1. The PH3 was really spreading way too little butter over an entire piece of player's handbook sized bread. The Battlemind and almost everything in that book other than the Monk doesn't have a clear fictional archetype corollary. Thank goodness Heroes of Shadow didn't follow the "we must have new classes for every role in this new power source!" policy. Battlemind in particular suffers because you can't simply call it the psychic warrior, because the Ardent is in that space too. Combine those classes into one clear and simple vision, you've got something like a Jedi. Other classes without clear archetypes: Runepriest and Seeker (PH3 again).

  2. Battleminds are damage negaters. Both for themselves at lower levels and to the party at higher levels. Most of there damage resistance effects are typed "ALL". They have an at-will that has damage resistance as an Effect (negating the need to hit to gain the DR), and a class ability encounter power that grants temporary damage reduction, and several utility powers that progressively grant more powerful damage resistance, one of which negates a specific attack's damage.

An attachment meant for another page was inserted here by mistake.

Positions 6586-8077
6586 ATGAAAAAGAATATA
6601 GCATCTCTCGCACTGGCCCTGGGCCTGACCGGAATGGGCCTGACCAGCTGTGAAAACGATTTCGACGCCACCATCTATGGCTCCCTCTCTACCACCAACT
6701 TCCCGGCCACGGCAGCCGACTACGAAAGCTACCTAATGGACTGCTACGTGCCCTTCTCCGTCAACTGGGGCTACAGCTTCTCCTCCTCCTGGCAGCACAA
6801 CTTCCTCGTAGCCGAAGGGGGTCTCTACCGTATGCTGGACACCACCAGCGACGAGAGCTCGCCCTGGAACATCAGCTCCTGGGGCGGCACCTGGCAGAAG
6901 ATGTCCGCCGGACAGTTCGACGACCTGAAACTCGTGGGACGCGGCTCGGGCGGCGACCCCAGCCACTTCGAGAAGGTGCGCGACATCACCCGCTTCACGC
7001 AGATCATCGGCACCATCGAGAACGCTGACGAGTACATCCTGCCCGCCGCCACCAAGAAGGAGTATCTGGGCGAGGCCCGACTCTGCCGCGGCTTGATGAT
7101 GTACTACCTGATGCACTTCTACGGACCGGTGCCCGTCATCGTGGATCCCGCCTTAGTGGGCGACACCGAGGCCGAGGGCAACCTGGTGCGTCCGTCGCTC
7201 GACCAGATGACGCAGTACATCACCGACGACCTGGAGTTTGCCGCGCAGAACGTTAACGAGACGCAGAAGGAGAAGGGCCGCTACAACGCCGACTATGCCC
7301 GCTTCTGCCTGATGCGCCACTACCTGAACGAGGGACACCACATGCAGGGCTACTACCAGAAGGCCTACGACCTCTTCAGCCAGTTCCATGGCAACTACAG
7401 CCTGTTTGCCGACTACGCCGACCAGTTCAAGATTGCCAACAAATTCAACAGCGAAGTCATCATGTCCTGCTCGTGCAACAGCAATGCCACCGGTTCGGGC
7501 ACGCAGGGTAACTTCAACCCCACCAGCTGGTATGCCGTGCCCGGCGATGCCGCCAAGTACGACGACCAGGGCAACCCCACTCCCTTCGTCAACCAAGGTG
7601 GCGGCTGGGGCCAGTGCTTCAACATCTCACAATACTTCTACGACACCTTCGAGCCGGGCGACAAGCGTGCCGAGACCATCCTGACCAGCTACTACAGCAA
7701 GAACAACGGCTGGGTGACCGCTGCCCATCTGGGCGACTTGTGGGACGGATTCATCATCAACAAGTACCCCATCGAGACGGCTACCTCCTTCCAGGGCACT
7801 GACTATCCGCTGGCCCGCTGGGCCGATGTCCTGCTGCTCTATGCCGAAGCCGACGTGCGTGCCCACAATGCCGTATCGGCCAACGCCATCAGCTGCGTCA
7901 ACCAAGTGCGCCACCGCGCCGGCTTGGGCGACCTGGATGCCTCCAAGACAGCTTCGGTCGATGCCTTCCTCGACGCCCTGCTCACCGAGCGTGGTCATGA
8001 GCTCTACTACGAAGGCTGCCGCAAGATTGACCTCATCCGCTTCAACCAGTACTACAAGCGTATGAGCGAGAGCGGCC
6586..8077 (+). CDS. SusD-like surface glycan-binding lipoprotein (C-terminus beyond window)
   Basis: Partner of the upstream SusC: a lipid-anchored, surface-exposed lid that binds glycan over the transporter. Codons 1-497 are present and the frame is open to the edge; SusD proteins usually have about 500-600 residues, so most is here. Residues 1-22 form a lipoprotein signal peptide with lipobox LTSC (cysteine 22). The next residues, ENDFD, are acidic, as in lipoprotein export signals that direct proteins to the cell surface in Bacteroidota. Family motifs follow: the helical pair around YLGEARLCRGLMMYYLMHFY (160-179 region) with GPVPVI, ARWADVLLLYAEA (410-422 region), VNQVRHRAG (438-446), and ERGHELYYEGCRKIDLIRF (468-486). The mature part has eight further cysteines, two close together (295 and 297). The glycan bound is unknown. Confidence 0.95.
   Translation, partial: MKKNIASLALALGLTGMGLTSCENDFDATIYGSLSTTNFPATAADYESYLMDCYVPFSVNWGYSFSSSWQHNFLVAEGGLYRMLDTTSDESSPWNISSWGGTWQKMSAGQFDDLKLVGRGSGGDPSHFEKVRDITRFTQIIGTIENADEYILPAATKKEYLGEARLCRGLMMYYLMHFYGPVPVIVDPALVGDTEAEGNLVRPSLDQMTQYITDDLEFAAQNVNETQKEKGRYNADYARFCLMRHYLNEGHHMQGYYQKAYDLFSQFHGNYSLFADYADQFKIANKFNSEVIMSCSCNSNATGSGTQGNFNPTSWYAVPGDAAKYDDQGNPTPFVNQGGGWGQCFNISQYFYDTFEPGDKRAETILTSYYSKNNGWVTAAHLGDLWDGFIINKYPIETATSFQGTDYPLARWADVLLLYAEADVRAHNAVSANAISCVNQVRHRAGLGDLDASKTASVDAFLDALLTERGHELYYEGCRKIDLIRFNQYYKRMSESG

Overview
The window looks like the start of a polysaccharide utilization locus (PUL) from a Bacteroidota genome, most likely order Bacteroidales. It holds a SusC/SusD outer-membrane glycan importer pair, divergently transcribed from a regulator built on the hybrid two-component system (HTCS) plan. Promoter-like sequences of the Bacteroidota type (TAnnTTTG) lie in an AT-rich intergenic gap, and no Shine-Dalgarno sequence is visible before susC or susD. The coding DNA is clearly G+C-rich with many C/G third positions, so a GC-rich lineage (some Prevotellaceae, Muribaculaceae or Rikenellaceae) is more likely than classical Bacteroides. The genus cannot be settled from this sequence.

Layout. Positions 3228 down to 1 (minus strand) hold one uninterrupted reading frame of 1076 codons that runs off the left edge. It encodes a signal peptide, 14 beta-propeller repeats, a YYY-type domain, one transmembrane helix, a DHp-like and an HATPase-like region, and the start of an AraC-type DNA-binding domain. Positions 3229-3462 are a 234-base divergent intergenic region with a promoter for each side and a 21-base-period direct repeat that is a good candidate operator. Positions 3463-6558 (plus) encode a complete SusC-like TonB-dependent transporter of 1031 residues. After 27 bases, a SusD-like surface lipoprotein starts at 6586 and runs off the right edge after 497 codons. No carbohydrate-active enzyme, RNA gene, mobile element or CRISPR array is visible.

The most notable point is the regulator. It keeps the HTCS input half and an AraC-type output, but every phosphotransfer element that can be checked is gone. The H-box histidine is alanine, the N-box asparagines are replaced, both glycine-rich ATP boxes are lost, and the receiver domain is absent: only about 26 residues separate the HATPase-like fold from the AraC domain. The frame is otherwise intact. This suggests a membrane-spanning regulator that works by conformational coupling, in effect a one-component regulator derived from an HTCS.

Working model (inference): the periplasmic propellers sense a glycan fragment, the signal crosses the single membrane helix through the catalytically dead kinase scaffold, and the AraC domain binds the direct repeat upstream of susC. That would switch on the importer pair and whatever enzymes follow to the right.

This, too me, is the driving schtick of the battlemind, where "mind over body" grants damage resitance (all). "Mind over body" also seems like the only other way to grant such powers without treading on divine/arcane defender toes. They wanted a DR schtick class and Psionic was where to put it.

  3. I have always had trouble understanding the Ardent.

    Damage negation is a good way to put it, although that's technically one of the builds main features. "Tactics Negation" might better represent all builds, since lots of battlefield control (reaching where you normally couldn't, not letting the enemy shake you, or easily putting enemies where you want them with slides, teleports, pushes, etc) let battleminds not only soak damage, but do so wherever is most inconvenient to enemy tactics. They easily break lines of defenders, reach and harrass ranged foes, can follow enemies with a "flee/shift out of melee" gimmick, can walk on walls and ceilings, or interrupt with attacks out of turn, and can even be in two (or more) places at a time, multiplying the negating effects around.